Another method is to keep moving around the house. At first the puppy will follow you. Then when he lays down, move again. He'll follow again. As soon as he settles down, move again. Ignore him as you move around, do laundry, tidy up etc Eventually, he'll learn that following you is really boring!

RedWoodenStatue Wed 03-Apr-19 11:40:33

He's just had a really long sleep and is full of beans again😊 we are currently in the garden. if I sit down he will just come and sit next to me, so sweet. If I get up, he gets up😁
His safe space is in the conservatory, he has his bed and toys and blanket there. also has his meals there. He has a very plush cushion in his crate, door always open, and a not so plush cushion out of the crate which he chose to sleep on last night. every time he gets in his crate I give him a treat.

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Nesssie Wed 03-Apr-19 11:58:26

If he seems happy then I would let him get on with things, but supervise as a bored puppy can be very destructive! Sounds like he is very content!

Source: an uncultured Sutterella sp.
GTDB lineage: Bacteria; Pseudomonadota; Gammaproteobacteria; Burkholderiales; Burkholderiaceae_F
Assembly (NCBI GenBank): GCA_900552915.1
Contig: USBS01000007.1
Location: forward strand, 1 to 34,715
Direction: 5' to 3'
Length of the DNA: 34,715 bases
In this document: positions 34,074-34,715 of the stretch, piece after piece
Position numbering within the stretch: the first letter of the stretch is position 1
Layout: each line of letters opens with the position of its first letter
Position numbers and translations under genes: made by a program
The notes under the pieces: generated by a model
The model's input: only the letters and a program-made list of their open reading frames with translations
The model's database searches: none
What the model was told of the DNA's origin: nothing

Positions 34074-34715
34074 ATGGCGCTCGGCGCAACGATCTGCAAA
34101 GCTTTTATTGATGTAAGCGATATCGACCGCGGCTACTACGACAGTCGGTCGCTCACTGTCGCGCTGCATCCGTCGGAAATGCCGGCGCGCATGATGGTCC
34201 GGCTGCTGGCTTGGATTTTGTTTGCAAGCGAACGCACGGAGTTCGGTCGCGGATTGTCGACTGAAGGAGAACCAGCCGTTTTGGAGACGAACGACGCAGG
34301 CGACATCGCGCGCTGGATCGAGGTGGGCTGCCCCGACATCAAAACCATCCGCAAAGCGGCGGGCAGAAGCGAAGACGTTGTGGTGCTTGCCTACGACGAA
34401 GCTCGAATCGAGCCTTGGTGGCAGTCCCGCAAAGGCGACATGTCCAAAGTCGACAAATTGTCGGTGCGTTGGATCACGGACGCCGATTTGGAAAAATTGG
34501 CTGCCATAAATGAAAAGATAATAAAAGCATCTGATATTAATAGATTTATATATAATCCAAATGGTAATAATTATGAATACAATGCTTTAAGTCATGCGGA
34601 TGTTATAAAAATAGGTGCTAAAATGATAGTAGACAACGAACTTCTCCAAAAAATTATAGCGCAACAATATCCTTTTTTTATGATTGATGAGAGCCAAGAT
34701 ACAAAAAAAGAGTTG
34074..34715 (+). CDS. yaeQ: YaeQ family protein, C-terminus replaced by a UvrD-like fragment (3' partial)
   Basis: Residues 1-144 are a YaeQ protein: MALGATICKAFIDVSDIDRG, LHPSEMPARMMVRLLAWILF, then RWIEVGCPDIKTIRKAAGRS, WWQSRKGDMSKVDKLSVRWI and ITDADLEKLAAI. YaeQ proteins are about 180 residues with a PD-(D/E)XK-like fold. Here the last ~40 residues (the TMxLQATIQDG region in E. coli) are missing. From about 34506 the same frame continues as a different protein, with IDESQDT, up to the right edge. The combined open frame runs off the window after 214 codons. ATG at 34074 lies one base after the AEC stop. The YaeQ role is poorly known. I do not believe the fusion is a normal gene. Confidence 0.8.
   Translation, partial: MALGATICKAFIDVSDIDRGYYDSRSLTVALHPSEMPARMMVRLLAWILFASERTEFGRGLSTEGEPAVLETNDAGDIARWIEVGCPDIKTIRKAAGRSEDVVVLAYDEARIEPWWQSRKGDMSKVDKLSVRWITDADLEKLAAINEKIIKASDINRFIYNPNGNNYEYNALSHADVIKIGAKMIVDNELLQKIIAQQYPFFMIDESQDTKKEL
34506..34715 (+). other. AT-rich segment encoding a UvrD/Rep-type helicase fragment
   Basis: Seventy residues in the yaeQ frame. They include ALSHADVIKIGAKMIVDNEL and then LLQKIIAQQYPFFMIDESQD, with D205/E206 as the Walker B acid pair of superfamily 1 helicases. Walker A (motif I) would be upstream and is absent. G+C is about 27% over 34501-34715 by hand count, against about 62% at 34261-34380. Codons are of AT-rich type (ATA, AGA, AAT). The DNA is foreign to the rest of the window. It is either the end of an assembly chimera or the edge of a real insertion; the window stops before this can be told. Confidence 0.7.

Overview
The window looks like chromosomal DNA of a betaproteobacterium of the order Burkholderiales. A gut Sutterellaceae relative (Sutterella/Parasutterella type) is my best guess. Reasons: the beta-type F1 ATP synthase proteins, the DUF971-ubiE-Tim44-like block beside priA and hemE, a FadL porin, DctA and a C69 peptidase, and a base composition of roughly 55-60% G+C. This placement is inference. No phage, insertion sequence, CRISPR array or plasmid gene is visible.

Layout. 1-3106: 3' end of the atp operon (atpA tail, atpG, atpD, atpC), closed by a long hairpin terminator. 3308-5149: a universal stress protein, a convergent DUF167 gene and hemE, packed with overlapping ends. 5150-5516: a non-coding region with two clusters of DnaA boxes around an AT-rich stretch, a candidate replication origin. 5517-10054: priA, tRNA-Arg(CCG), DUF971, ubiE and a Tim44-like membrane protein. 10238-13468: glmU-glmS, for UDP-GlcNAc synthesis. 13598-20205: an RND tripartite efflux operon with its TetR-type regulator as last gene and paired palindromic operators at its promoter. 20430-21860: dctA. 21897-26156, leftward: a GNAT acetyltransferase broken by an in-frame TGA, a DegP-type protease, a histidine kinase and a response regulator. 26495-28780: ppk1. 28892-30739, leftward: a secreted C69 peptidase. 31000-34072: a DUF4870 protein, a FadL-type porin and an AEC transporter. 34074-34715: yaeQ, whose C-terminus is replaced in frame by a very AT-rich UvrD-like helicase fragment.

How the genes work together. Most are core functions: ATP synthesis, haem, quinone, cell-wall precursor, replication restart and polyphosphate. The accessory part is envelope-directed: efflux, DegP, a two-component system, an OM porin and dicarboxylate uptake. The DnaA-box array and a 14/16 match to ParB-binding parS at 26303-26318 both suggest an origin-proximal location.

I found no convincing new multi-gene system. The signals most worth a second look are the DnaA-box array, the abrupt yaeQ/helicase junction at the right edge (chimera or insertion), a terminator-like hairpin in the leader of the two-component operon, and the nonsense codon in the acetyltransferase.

You can give him some enrichment ideas if he seems bored - roll a towel up with treats inside or get one of those plastic bag holders and stuff it with different strips of fabric and scatter treats inside. The puppy will have to pull the fabric out of the holes (or buy a snufflemat).
A big pile of grass cuttings, or straw from a rabbit hutch etc, anything he can sniff and explore. When out on walks, look for things you can take home and give him to explore.

RedWoodenStatue Wed 03-Apr-19 15:31:43

Thanks for the tips, all gratefully received.
He's just been in the garden, came straight in and weed on the kitchen floorconfused
He also bought in a half coconut shell in his mouth that must have fallen off the bird feeder!

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Nettleskeins Wed 03-Apr-19 16:30:59